MzFAM consists of a set of PLT-scheme modules providing utilities to monitor and react to filesystem changes. It exports a high-level interface consisting of monitoring tasks that run as independent threads and invoke callback procedures each time a file alteration is detected. These high-level tasks (provided by the module fam-task) are implemented using either Linux’s FAM/Gamin monitors or, in systems (like Windows) where it is not available, a pure Scheme fall-back implementation. This low-level functionality is in turn provided by two modules (fam and fam-mz, respectively) that share the generic interface defined by a third one, fam-base. You may use fam or fam-mz directly (bypassing the high-level interface) if you find fam-task not suitable for your needs. The generic functions in fam-base are, basically, one-to-one counterparts of those provided by the libfam C library1.

Using FAM tasks is quite straightforward. So, the impatient among you may prefer to take a look at the procedures exported by (and perhaps the sample scripts in the aptly named examples subdirectory) and skip the rest of this manual. For those of you still here, chapter 2 is a tutorial on FAM tasks, and should provide all the information needed to use MzFAM in your programs. In chapter 3, you’ll find reference sections (written using the dry, legalistic tone we all know and love) with all the details of the exported fam-task interface.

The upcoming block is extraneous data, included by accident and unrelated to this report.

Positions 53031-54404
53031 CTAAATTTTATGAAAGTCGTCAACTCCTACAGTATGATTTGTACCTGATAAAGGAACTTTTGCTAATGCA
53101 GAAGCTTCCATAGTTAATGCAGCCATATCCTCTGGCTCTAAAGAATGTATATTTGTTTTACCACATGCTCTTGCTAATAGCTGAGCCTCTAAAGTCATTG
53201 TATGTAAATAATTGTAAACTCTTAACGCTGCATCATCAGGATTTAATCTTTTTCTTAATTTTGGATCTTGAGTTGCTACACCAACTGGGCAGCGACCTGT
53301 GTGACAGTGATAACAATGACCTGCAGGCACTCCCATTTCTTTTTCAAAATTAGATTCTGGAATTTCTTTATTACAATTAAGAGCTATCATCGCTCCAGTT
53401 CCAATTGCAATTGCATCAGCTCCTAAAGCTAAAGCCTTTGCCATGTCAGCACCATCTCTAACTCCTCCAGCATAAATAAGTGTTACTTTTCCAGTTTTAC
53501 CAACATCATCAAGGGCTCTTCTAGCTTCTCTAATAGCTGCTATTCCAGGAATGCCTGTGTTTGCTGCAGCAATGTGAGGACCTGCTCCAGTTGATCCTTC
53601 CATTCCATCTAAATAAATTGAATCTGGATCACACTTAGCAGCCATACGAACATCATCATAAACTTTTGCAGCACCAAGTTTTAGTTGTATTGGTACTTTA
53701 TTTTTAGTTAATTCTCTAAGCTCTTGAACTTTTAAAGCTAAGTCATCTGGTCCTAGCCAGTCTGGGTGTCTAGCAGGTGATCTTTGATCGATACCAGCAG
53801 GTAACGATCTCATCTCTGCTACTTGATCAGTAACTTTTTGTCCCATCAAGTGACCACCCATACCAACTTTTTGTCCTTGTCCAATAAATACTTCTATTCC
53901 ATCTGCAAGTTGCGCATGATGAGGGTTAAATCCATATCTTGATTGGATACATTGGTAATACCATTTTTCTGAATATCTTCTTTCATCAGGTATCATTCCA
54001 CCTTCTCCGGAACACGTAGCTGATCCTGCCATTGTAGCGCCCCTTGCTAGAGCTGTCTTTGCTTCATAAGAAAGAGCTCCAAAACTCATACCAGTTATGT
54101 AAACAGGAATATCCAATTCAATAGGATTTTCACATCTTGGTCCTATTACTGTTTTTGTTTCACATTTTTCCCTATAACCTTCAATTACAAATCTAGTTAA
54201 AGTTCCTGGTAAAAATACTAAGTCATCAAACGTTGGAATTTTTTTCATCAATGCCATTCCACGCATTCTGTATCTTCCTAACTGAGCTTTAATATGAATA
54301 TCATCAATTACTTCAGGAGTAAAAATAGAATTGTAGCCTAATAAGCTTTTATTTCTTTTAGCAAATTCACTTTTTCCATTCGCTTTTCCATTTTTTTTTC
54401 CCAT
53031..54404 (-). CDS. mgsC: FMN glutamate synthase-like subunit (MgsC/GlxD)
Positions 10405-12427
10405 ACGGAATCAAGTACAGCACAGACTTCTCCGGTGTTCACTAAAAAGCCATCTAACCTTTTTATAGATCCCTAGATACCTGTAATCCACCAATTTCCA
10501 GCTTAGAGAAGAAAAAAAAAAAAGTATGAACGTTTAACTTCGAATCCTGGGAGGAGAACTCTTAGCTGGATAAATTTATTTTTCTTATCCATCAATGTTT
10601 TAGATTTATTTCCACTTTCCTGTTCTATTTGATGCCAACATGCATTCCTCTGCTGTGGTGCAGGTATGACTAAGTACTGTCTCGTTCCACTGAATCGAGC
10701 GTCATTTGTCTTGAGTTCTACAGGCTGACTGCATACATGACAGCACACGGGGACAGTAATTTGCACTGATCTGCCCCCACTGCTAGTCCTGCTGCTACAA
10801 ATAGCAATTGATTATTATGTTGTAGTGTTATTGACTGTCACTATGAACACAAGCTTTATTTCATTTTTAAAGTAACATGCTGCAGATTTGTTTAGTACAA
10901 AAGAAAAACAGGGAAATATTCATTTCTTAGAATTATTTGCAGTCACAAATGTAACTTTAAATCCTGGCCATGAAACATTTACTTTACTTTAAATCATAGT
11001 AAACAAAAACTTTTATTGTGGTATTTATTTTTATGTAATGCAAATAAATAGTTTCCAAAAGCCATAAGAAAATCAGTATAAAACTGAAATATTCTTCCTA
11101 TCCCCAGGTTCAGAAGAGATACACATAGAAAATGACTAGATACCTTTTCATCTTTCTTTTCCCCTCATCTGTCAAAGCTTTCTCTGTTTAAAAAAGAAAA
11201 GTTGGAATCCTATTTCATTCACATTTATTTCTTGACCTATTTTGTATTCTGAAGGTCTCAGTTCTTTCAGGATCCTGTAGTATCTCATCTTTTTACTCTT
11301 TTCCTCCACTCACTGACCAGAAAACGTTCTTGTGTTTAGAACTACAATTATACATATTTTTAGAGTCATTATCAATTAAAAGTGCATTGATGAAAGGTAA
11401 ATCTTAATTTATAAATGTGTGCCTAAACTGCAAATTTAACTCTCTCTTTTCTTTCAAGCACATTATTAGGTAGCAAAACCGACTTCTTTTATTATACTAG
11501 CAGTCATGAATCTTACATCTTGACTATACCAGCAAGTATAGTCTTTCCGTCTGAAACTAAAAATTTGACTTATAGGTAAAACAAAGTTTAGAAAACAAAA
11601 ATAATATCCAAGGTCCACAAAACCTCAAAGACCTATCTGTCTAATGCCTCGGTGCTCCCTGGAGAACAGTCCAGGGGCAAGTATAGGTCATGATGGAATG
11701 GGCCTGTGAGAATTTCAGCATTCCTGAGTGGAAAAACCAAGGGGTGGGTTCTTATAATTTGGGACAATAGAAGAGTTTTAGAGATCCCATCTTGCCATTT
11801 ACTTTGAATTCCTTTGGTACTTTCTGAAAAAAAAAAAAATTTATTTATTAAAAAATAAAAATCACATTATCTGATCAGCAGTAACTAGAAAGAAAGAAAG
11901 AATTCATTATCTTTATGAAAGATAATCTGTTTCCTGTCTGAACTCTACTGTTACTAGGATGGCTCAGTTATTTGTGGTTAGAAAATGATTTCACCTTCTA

In case you need more fine-grained control over your file-monitoring, turn to chapter 4, which describes the generic interface exported by the fam-base module and implemented by fam (using libfam (or libgamin)) and by fam-mz (using Scheme).

1.1  Getting MzFAM

The latest MzFAM stable release is available on PLaneT, where you can also browse the source code and documentation. As with any other PLaneT-enabled package, using a require line like this one

(require (planet jao/mzfam/fam-task))

anywhere in your program will trigger the network magic necessary to get MzFAM installed in your system.

If you feel like living on the bleeding edge, the development tree (which includes build scripts and the documentation sources) is available at gitorious.

Needless to say, you’re not only welcome, but actually encouraged to send the author bug reports, improvement suggestions, constructive criticism or any kind of undeserved praise.

1 See also this tutorial on the FAM C library for further, unneeded details.